Having established a beachhead in radio, Vic Perrin made the decision to hone his craft by joining a Shakespearean workshop instituted by Academy Award-winning actor Charles Laughton. Under Laughton’s tutelage, a group of actors (which included big names like Shelley Winters, Robert Ryan, and Jane Wyatt) congregated at the actor’s Hollywood home three-days-a-week to read and study classic plays. Vic would later credit the experience for his success in the industry, remembering the advice given to him by Laughton: “Let the words do the work. Don’t inject too much emotion into them, just let them come out.”

Vic Perrin would rise through the ranks of announcers at NBC and eventually move over to ABC when that network emerged from the old NBC Blue. Perrin also did what working radio actors did back in the day: read a lot of daytime drama scripts in front of a microphone. He had roles on Aunt Mary and Dr. Paul, and one of the more interesting “washboard weepies” on which Vic worked was The Story of Holly Sloan, which also showcased the talents of actress-singer Gale Page and Let George Do It star Bob Bailey. (Perrin played “Clay Brown,” “the faithful boy from back home who followed [Holly] to New York.”) Vic was also a member of the voluminous One Man’s Family cast, playing “Ross Farnsworth.” Perrin even headlined two radio programs as the star. On The Zane Grey Show, he was lead cowboy “Tex Thorne,” but was replaced by Don McLaughlin when the show moved to New York. From 1950 to 1952, he gave voice to circus star and wild animal tamer Clyde Beatty on Mutual’s The Clyde Beatty Show.

Cementing a friendship with radio auteur Jack Webb worked wonders for Vic Perrin’s acting career in the aural medium. Perrin appeared on Pat Novak for Hire and Pete Kelly’s Blues, and was a charter member of the “stock company” frequently used on Webb’s Dragnet. (Vic even got a tryout as “Frank Smith,” the replacement partner for Joe Friday after the death of Ben Romero [Barton Yarborough]. Webb was reluctant to lose such a valuable supporting player, however, and assigned Ben Alexander to the role.) Perrin would continue his association with Webb not only on both the 1952-59 and the 1967-70 TV versions of Dragnet (not to mention the 1954 feature film, in which he played a deputy D.A.) but on Webb-affiliated series like Adam-12 and Project U.F.O.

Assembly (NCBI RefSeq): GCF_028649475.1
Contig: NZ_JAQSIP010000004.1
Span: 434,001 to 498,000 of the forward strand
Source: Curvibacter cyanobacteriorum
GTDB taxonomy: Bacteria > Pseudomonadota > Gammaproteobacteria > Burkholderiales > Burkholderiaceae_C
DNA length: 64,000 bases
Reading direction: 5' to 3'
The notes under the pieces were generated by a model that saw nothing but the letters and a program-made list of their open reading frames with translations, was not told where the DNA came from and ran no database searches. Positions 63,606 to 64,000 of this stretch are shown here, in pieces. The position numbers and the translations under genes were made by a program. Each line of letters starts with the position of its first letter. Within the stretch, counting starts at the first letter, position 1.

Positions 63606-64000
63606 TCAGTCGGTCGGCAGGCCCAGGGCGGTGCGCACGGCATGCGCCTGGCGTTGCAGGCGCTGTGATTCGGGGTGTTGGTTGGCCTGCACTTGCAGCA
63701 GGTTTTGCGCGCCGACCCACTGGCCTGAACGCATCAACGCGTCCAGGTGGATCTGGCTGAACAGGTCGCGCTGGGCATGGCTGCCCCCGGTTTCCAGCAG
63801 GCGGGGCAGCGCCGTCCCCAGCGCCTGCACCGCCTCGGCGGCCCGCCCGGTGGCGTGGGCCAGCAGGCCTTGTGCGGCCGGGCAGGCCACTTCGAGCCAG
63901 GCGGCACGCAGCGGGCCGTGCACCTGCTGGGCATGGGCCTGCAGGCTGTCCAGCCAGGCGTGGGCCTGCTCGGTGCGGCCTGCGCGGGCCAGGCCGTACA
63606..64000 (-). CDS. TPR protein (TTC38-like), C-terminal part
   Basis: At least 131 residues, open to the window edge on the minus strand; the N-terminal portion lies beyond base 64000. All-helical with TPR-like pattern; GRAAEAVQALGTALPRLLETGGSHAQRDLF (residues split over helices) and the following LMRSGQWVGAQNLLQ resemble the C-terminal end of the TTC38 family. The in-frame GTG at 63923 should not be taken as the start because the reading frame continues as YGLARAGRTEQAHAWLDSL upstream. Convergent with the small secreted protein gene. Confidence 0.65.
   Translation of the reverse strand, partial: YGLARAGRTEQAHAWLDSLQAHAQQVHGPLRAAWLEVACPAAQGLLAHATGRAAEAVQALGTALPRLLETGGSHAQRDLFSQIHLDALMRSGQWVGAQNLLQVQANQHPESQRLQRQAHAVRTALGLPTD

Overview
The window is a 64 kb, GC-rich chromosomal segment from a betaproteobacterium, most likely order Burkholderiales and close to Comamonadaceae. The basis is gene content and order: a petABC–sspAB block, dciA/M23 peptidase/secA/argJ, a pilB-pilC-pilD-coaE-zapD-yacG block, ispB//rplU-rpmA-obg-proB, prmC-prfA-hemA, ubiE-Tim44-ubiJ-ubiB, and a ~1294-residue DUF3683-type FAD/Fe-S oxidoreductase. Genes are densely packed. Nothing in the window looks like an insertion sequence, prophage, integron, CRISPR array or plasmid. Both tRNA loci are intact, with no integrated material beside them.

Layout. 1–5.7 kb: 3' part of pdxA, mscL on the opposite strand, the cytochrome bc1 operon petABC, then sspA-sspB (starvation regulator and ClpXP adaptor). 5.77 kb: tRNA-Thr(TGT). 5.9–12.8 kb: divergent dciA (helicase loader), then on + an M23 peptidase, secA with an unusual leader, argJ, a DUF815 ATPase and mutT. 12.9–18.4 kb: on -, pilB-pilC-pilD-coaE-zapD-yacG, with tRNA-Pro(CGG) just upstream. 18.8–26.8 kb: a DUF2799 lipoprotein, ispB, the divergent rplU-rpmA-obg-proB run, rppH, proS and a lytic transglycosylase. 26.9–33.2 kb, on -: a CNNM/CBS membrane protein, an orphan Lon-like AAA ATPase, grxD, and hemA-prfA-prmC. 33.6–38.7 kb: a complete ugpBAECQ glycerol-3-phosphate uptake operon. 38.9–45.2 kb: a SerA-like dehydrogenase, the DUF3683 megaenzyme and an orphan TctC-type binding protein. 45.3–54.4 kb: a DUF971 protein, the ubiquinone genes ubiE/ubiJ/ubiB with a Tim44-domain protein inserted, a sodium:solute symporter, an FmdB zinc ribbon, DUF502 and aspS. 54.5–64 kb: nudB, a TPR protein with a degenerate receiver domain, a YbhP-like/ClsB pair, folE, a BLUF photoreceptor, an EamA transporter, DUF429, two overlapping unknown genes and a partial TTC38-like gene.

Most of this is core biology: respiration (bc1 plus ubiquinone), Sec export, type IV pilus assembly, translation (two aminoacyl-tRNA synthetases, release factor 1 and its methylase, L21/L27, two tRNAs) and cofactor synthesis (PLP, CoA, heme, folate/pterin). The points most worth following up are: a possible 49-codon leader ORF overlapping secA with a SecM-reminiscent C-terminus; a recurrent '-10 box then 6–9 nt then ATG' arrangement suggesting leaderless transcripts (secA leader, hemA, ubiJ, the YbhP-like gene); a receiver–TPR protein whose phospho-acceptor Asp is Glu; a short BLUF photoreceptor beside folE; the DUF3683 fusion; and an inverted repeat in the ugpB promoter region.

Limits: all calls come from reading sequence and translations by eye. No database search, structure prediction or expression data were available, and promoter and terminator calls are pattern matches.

Vic Perrin’s most prolific radio collaborations were with director-producer Norm Macdonnell. Gunsmoke has already been mentioned, of course, but Vic also made appearances on such Macdonnell-supervised programs as The Adventures of Philip MarloweEscapeHave Gun — Will TravelThe Lux Radio TheatreRogers of the GazetteRomance, and Suspense. Perrin also had a weekly gig as Sergeant Gorce on Macdonnell’s Fort Laramie, a Western in the Gunsmoke mold that starred Raymond Burr as Lee Quince, “Captain of Cavalry” at the titular Wyoming Army post. Modern day listeners recognize Laramie as an exemplary radio drama…but sadly, its run over CBS was brief (January 22 to October 28, 1956).

Because so many broadcasts have been lost to the ravages of time and neglect, compiling a complete list of Vic Perrin’s radio acting credits would be a particularly daunting task. Among the shows that Vic appeared on include The CBS Radio WorkshopCrime ClassicsErrand of MercyFamily TheatreFree World TheatreFrontier Gentleman (under the pseudonym “Richard Perkins”), The Hallmark Hall of FameHopalong CassidyThe Hour of St. FrancisThe Line-UpLuke Slaughter of TombstoneThe NBC University TheatreThe New Adventures of Nero WolfeNight BeatThe Pacific StoryRetributionRichard Diamond, Private DetectiveThe Roy Rogers ShowScreen Directors’ PlayhouseSomebody KnowsStars Over HollywoodThe Story of Doctor KildareWhispering StreetsThe WhistlerWild Bill HickokYou Were There, and Yours Truly, Johnny Dollar. Perrin was even an enthusiastic participant in the attempts to revive radio drama in the 70s on series like The Hollywood Radio Theatre and The Sears/Mutual Radio Theatre (reunited with Norm Macdonnell!).

Vic Perrin made his motion picture debut in 1947’s Magic Town, uncredited as an elevator operator. His first credited part was in the Ida Lupino-directed Outrage (1950), and although many of his movie roles were small ones Vic did memorable work in features like Black Tuesday (1954), Airport (1970), and Black Oak Conspiracy (1977). (One of Perrin’s oddest turns is in the 1954 Randolph Scott oater Riding Shotgun; his character has little dialogue, preferring to walk menacingly around holding a noose.) Vic was seen more often on the small screen, guesting on such classic favorites as The Adventures of SupermanThe Big ValleyGunsmokeHave Gun -– Will TravelMannixMaverickMission: ImpossiblePerry MasonPeter GunnStar Trek (Tharn in “Mirror, Mirror”), The Twilight Zone, and The Untouchables.

Vic Perrin’s television immortality was cemented with this unforgettable opening narration: “There is nothing wrong with your television set. Do not attempt to adjust the picture. We are controlling transmission…” Vic was “The Control Voice” on The Outer Limits, a 1963-65 ABC-TV science-fiction anthology that became a cult favorite despite its brief network run. Perrin’s voice would become his fortune on TV whether it was on animated cartoon series (The Adventures of Jonny QuestScooby-Doo, Where Are You?) or voice-overs for commercials, selling everything from the Yellow Pages to Porsches. Perrin believed that commercials were every bit as challenging as acting, observing to The New York Times in 1967: “I’m able to be much more selective about the acting parts I do now. When your bread and butter depends on just being an actor, you have to accept parts that you like to think are beneath you. Now, I don’t work as an actor too often, but when I do, it’s in better parts.” Vic Perrin passed away in 1989 at the age of 73.